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Ronald Everett Januzzi title

Posted by Kevin Czaja  
Kevin Czaja December 01, 2010 03:23AM
Does anyone know where I might obtain a copy of Januzzi's 1976 edition of "The Minerals of Connecticut and Southeastern New York State." Any information would be greatly appreciated!
-Thank you, Kevin
David Bernstein December 01, 2010 02:07PM
Kevin, PM sent.
Jim Ferraiolo December 02, 2010 01:05AM
One of the first field mineralogy books I bought.
Kevin Czaja December 02, 2010 06:33PM
I hope you found many a fine mineral using it!
Phil Provost April 21, 2011 03:39AM
Sorry for the very late response, but I do know that the Sojourner Truth Library at SUNY New Paltz has a 3rd edition copy of The Mineralogy of Western Connecticut and Southeastern New York State (Januzzi,1967).

Some of the libraries in the Mid-Hudson Library System may have other editions.


Kevin Czaja April 25, 2011 08:36PM
Hello Phil,
thanks for your note! I don't know what if any difference there is between the 1st and 3rd addition, but I am really hoping to locate an example of the last addition in 1976 as I know it expands the coverage of CT mines to at least central CT. I should contact some SW CT/ SE NY libraries to see if any have the latest addition.
-Thanks, Kevin
Van King December 01, 2011 11:44PM
Just a reminder that a great many bits in those publications have been shown to be incorrect.

Best Wishes, Van King

Edited 1 time(s). Last edit at 12/01/2011 11:47PM by Van King.
Kevin Czaja December 02, 2011 04:59PM
Hey Van,

Well, yes I've unfortunately had much experience with faulty collecting guides. I remember one from NY a while back that I thought went out of the way to give bad directions! I always take them with a grain of salt. At this point, any older CT guide will necessarily be faulty as half the localities will be under "golf courses" !!! :)

But thanks for the heads up.

-Take care, Kevin
David Bernstein December 02, 2011 06:45PM
I think the all time worst in terms of faulty and or vague directions, politically incorrect statements and just plain bizarro material is The Rock Hound's Guide to New York State.

My favorite, "drive to general area and ask the natives." >:D<
Kevin Czaja December 02, 2011 07:46PM
Probably the same one I was recalling!
Wayne Corwin December 02, 2011 07:55PM

Some of the local collage geology librarys still have the books in there collections I have found.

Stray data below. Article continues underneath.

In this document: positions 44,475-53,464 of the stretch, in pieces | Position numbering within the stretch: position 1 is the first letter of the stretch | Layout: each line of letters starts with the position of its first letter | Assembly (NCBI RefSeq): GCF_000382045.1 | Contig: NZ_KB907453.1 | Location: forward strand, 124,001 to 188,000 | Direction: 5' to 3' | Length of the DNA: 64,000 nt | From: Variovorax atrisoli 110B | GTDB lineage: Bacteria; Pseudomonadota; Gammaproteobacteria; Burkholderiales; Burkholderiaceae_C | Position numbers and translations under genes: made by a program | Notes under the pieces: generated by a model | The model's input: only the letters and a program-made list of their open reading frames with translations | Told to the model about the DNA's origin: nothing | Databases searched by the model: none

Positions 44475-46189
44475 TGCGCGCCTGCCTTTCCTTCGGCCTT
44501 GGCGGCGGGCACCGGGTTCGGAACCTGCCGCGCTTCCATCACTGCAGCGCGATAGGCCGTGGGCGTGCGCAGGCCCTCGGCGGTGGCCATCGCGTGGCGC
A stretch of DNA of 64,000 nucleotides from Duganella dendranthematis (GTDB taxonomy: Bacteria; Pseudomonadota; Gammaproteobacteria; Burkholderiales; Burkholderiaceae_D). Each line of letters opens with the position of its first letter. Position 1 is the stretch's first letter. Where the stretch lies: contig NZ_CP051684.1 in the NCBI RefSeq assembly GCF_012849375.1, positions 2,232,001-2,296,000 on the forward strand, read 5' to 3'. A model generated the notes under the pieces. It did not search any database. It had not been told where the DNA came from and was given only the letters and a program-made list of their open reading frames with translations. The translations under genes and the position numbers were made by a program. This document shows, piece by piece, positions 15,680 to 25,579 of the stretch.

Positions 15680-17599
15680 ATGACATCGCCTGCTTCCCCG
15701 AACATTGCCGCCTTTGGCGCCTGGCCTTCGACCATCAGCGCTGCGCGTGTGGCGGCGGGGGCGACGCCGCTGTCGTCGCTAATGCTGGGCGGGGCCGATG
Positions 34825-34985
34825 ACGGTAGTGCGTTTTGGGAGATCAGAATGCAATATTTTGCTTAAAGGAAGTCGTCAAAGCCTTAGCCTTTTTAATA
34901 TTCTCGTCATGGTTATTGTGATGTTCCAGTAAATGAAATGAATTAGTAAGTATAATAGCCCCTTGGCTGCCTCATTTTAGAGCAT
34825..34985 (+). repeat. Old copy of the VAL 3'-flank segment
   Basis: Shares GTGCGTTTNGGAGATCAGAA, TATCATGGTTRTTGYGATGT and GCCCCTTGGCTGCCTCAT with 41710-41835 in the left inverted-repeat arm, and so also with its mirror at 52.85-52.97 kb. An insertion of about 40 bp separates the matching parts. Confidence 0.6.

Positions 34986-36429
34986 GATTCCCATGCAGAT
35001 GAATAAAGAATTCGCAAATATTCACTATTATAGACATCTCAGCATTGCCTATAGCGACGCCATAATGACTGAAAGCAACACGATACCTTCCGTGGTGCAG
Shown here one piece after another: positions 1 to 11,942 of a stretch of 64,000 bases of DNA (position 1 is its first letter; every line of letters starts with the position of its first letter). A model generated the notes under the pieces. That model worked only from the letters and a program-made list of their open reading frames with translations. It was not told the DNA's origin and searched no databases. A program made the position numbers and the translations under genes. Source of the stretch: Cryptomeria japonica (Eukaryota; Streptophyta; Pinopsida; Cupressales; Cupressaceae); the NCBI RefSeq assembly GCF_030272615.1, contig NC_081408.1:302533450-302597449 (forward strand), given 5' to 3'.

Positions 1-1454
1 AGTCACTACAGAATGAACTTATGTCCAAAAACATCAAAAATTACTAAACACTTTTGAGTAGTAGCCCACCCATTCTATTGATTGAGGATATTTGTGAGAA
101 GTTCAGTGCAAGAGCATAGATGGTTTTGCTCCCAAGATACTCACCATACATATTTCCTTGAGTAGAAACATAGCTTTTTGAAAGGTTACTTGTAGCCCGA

Van King December 02, 2011 08:17PM
I don't know about the directions, but there are errors of mineralogical facts that make the book "uncitable" as a reference for what minerals are found at the places mentioned. Most locality data seem to be accurate.

I reviewed the "bizzaro" book mentioned and said that the maps looked like they were made with an Etch-a-Sketch toy. I mentioned what I thought were serious errors, but the review was "lost" by the magazine as the authors were also advertisers. Sigh!

Best Wishes, Van King
Dana Morong December 05, 2011 08:29PM
Whereas there exist many guidebooks that could have been better written, Januzzi’s book is not of that class, and should not be mistakenly included in such a category. A friend has a copy of his “Mineral Localities of Connecticut and Southeastern New York” (second edition, 1972) and I borrowed it and perused it, and checked the sites that had maps as well as directions, following them upon topo maps (on computer), and I found only two (of the 18, I remember) of which I had doubts, and which could have included a little more detail. I recall reading a comment about the guidebook (apparently an earlier edition) in an article in Matrix: A Journal of the History of Minerals, in an article by Mark I. Jacobson, “David M. Seaman: Mineral Collecting and The Evolving Role of Museums” (Matrix, Fall 1997, v.5, #3, p. 87-99): on its page 97 was mentioned Ron Januzzi and his guidebook, to quote: “Many New York and Connecticut mineral clubs used this guidebook for field trips for many years. The book set a standard for readability and map accuracy that many later guidebooks, copied from Januzzi’s, did not achieve.”

I believe that I have seen a copy of one of those later guidebooks authored by someone else, and it looks as if parts had been copied, but that some details (such as road direction and distances) had been left out. This phenomenon (of copying but leaving out essential details such as distances) is not new to the guidebook world; I have seen such poor copies of other guidebooks by different authors. However, I believe that Januzzi wrote his directions based upon reality, and checked them to make sure they were, for the most part, correct. I think I recall his mentioning something to that effect, in response to my query about a certain locality (I last saw him a little over a year ago; and though he was then in his early 80s, his mind was as sharp as ever). He has since moved back to Colorado, where he may still be researching minerals and mineralogy.
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